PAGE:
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Issue #1608      August 28, 2013

WA government axes 500 jobs from education

The National Tertiary Education Union (NTEU) has condemned the decision by the Western Australian government to axe 500 jobs from education – 150 jobs from the central office, 150 specialist anaphylaxis assistants and another 200 education assistants.

“These cuts will adversely impact on students across the board but will be particularly felt by those students with special needs who rely on the support of education assistants,” Gabe Gooding, NTEU WA Division secretary, said.

“To add insult to injury, when the Minister for Education, Peter Collier, was challenged on his statement of four days ago that education job losses were not on his agenda, he said he ‘was thinking about teachers’.

“We at the NTEU know only too well that tertiary education is not just about academics but depends on the incredible work of general and professional staff so we recognise that schools can’t run without education assistants and support staff. It is outrageous that a state government minister would completely disregard the value of these workers,” Gooding said.

Gooding said that at the very same time that the WA government continues to refuse to participate in the federal government’s (Gonski) schools reform package, claiming that the $920 million on offer is not enough, it is slashing the capacity of the education department to deliver quality education in WA.

Hundreds of university staff and students rallied in Forest Place in Perth last week to protest the fact that the schools reform package is to be funded in part by cuts to universities.

“In WA that will mean $155 million lost to higher education, plus higher student debt for WA students and their families, but we have heard not one word from the Premier in support of WA universities and their staff,” Gooding said.

“It is shameful that the WA government has ignored the plight of the state’s universities and it’s made all the worse by the fact that the Premier is, at the same time, slashing schools staff. This is more evidence that the Coalition cannot be trusted on education”.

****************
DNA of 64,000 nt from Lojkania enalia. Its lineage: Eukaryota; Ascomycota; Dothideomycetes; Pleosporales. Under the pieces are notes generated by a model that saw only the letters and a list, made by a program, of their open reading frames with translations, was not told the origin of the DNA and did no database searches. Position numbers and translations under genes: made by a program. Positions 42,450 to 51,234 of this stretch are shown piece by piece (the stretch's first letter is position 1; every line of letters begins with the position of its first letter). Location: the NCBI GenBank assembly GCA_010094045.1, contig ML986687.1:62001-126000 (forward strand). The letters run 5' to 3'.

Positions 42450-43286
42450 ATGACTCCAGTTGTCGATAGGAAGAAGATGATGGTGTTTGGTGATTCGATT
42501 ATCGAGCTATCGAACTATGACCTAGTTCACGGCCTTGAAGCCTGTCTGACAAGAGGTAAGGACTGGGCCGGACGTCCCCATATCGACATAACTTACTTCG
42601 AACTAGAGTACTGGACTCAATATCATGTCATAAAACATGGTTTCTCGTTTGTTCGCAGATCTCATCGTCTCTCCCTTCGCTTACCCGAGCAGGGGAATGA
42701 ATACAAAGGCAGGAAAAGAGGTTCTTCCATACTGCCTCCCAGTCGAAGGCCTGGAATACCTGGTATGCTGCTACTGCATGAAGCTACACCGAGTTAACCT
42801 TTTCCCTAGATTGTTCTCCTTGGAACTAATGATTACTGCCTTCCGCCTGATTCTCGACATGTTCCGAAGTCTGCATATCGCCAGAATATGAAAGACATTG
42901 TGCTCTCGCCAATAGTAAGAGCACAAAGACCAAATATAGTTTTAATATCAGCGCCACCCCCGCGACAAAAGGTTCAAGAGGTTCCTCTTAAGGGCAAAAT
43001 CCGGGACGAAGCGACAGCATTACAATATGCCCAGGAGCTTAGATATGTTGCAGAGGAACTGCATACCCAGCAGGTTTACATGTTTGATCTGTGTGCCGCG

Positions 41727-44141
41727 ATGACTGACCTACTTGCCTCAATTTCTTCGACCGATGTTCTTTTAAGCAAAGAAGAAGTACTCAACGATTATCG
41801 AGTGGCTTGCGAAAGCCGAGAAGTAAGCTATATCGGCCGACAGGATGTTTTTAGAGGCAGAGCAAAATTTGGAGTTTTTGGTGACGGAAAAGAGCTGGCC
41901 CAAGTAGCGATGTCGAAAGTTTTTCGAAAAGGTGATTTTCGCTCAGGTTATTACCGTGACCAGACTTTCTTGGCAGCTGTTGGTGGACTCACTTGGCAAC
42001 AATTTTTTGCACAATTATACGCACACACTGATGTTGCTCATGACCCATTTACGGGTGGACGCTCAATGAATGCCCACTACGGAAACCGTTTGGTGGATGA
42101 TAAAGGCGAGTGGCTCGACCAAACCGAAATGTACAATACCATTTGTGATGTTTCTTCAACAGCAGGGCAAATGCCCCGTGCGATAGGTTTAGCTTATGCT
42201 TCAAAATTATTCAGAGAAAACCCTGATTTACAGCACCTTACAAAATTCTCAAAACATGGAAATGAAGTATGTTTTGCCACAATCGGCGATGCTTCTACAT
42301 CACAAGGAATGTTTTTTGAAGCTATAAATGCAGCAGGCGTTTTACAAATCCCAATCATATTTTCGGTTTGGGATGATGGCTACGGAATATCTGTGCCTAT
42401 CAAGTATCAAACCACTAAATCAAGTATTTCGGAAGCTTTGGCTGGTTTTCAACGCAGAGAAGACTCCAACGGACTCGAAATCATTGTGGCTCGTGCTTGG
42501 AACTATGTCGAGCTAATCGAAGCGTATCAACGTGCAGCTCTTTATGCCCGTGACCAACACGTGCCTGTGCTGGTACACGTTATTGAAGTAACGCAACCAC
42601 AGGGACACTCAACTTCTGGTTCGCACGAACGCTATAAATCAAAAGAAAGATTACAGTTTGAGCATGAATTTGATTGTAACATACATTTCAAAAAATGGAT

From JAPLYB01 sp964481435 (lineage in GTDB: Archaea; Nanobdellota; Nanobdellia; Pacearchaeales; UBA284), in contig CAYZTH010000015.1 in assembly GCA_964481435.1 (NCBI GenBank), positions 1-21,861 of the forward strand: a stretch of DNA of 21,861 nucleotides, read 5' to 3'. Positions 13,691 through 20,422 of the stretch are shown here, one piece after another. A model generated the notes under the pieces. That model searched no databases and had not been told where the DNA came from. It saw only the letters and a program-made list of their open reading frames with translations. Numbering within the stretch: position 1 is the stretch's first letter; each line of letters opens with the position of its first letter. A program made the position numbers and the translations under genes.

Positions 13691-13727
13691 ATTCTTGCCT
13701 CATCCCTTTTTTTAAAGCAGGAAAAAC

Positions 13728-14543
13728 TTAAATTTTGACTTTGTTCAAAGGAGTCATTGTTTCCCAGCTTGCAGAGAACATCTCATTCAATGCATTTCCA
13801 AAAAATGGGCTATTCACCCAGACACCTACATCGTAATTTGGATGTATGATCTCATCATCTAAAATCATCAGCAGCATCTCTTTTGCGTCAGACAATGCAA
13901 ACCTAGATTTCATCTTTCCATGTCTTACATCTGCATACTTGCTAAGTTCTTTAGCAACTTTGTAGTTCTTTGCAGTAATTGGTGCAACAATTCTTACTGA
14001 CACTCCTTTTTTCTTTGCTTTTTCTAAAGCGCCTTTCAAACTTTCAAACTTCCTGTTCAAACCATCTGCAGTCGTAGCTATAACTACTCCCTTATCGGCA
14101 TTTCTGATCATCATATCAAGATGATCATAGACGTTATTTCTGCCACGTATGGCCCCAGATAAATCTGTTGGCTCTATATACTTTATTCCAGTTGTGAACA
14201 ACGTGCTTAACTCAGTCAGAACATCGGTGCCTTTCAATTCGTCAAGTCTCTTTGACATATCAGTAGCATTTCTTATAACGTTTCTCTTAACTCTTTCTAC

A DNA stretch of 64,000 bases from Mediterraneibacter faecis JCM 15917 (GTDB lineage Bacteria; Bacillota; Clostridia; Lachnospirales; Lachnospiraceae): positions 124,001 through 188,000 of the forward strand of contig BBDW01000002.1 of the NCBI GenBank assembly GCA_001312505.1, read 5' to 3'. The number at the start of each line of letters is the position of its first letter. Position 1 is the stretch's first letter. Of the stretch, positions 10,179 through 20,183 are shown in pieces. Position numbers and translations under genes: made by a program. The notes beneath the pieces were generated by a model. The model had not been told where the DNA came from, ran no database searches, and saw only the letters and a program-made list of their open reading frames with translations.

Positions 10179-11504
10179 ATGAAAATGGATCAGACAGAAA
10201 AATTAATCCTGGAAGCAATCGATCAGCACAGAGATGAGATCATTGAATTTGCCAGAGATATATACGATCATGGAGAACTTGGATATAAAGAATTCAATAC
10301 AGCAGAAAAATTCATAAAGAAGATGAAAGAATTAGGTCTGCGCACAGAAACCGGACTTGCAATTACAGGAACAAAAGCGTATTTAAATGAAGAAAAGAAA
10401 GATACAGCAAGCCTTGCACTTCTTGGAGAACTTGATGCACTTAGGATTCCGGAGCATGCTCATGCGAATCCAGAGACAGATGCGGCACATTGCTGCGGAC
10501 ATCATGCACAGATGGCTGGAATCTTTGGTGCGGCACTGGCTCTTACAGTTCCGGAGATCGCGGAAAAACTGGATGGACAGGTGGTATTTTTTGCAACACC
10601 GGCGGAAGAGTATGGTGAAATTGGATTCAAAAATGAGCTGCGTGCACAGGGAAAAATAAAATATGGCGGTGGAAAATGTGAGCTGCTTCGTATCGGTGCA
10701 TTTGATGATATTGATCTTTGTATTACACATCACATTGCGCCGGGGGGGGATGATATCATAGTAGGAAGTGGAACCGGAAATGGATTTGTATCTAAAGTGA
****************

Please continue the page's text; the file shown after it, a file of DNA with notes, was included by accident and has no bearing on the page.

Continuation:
Meanwhile, the NTEU last week joined forces with the National Union of Students (NUS) and the Council of Australian Postgraduate Associations (CAPA) for a National Day of Action on August 20 to champion the cause of publicly-funded and properly-funded higher education in the lead-up to the Federal election.

Seven out the 10 NTEU Branches that took industrial action over stalled enterprise bargaining are in Victoria: Deakin University, La Trobe University, RMIT, Swinburne University, Victoria University, University of Ballarat and University of Melbourne.

Victorian Division secretary, Dr Colin Long, said: “Universities have been riding on the backs of staff, with big increases in student numbers. This is causing great strain in the sector. Our members have had enough.

“We want manageable workloads and improved career paths, as well as more secure work. Education quality will decline if classes sizes keep increasing and if we don’t turn around the level of casualisation. The Labor government cuts are making a bad situation worse.”

Higher education in Australia stands at a tipping point, according to Jeannie Rea, national president of the NTEU.

“Over the past three years, the Labor government has slashed over $4 billion from higher education with the complicity of the Coalition,” she said.

“This cannot go on. Properly funded universities and properly supported students are essential for a smart future for Australia.”

Rea said the NTEU, NUS and CAPA were also calling on the school and TAFE teachers and students, parents, employers, unionists and other members of the community to join the campaign to make education, including higher education, a big issue in this year’s federal election.

“When we call for education for all – we mean from early childhood to higher degrees. Higher education should be available regardless of background or circumstance, but the costs of education keep increasing,” Rea said.

Next article – The struggle for refugee rights continues

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